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A Major San Francisco Music Festival Has Banned “American Indian Headdresses” Because Culture Isn’t a Costume

Singer Eliza Doolittle performs at Coachella in an elaborate feathered headdress.

Outside Lands, a giant three-day music festival in San Francisco’s Golden Gate Park, has banned attendees from wearing American Indian headdresses at the event.

Cultural appropriation–especially that of Native American cultures–has become a major component of the summer festival aesthetic. Giant feather headdresses, along with other trends like “war paint” and dreamcatcher jewelry, are all over Coachella and other similar events. Headdress appropriation isn’t limited to festivals of course–this comes up at Victoria’s Secret fashion shows, in music videos (looking at you, Kesha) and magazine covers (Pharrel apologized for his), and every single Halloween. The message is always the same, and yet it’s still not getting through to far too many people: culture is not a costume.

So now, along with weapons, alcohol, and selfie sticks, “American Indian Headdresses” are on the official list of banned items at the San Francisco festival this year. And that’s a great step in the right direction, even if their reason, per an official statement, leaves something to be desired.

The festival said they’re banning headdresses “Out of respect for Native American heritage and culture” and that they “are committed to creating a safe, respectful and inclusive environment for all.” That’s great, but it sure seems like they could have used input from, like, one Native person when crafting that statement.

As SFist notes, Outside Lands isn’t the first festival to ban culturally appropriative fashion. In 2014, the Bass Coast Music & Arts Festival, located in British Columbia, banned all “feathered war bonnets.” This was an especially important move since that festival takes place on tribal land.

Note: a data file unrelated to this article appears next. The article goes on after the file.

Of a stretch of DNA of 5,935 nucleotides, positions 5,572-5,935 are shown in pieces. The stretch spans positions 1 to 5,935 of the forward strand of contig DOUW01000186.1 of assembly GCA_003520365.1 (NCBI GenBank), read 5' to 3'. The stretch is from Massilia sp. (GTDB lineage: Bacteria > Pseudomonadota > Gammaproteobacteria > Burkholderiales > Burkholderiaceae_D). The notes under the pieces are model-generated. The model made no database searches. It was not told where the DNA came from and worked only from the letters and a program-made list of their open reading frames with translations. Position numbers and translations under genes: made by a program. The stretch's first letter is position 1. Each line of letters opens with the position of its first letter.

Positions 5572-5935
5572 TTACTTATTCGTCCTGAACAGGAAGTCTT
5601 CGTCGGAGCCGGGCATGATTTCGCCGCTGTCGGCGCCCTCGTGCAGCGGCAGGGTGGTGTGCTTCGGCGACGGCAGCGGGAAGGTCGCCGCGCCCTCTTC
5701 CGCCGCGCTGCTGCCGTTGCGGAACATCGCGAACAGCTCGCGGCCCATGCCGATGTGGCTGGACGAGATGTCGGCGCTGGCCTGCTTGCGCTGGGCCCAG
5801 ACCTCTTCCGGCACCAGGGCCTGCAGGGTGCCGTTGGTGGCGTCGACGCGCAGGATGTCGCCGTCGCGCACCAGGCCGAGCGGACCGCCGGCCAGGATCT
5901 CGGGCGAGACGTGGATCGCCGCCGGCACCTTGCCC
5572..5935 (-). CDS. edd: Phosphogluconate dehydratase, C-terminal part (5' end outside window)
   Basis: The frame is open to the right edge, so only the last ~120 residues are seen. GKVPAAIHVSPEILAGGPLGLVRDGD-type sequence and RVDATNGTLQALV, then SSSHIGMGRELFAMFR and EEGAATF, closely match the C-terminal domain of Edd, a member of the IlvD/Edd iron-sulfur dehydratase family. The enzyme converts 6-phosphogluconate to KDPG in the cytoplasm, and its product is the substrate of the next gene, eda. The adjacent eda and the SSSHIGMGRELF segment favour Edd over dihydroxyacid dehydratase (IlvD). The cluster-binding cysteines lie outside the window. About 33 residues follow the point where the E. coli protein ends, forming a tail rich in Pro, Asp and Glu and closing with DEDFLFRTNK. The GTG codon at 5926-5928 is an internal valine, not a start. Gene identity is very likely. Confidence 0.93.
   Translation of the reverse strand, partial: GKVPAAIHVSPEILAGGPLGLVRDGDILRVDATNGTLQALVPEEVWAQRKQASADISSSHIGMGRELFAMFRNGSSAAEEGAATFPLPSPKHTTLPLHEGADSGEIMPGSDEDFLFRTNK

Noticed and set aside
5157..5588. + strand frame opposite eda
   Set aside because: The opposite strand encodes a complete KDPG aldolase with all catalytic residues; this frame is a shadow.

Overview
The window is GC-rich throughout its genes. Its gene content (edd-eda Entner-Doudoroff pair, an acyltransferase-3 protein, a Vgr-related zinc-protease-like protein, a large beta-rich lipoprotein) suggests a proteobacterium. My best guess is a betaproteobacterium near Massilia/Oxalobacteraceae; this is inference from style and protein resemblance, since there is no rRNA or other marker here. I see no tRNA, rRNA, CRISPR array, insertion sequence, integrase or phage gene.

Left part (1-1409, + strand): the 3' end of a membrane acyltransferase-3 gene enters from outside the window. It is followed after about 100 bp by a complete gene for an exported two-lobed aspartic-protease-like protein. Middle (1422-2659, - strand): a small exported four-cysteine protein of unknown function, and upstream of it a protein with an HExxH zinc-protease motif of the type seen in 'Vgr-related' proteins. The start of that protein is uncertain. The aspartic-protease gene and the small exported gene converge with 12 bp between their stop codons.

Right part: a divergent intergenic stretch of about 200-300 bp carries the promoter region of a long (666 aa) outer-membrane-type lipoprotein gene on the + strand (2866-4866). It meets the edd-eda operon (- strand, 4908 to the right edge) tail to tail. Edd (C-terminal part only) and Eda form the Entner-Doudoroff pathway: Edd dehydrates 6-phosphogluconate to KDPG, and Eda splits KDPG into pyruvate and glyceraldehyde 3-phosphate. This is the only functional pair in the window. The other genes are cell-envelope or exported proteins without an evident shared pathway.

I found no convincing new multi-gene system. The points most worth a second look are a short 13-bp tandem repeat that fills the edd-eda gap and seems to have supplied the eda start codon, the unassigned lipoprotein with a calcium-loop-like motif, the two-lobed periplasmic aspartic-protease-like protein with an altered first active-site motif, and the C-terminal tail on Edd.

The blog Native Appropriations (run by Dr. Adrienne Keene, who wrote that tweet above) has been calling out cultural appropriation and stereotyping for years. Among the many thoughtful articles on the subject, there’s a thorough explainer of why this sort of appropriation (and the stereotyping and sexualization that goes along with it) isn’t okay, from all the way back in 2010. (How are we still having this same conversation?) I highly recommend giving it a read, but here’s my favorite part, in response to the specific defense of wearing these things ironically:

I’m all for irony. Finger mustaches, PBR, kanye glasses, old timey facial hair, 80’s spandex–fine, funny, a bit over-played, but ironic, I guess. Appropriating someone’s culture and cavorting around town in your skinny jeans with a feathered headdress, moccasins, and turquoise jewelry in an attempt to be ‘counterculture’? Not ironic. If you’re okay with being a walking representative of 500+ years of colonialism and racism, or don’t mind perpetuating the stereotypes that we as Native people have been fighting against for just as long, by all means, go for it. But by embracing the current tribal trends you aren’t asserting yourself as an individual, you are situating yourself in a culture of power that continues to oppress Native peoples in the US. And really, if everyone is doing it, doesn’t that take away from the irony?

(via HuffPost, image: Charley Gallay/Getty Images)

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Vivian Kane (she/her) is the Senior News Editor at The Mary Sue, where she's been writing about politics and entertainment (and all the ways in which the two overlap) since the dark days of late 2016. Born in San Francisco and radicalized in Los Angeles, she now lives in Kansas City, Missouri, where she gets to put her MFA to use covering the local theatre scene. She is the co-owner of The Pitch, Kansas City’s alt news and culture magazine, alongside her husband, Brock Wilbur, with whom she also shares many cats.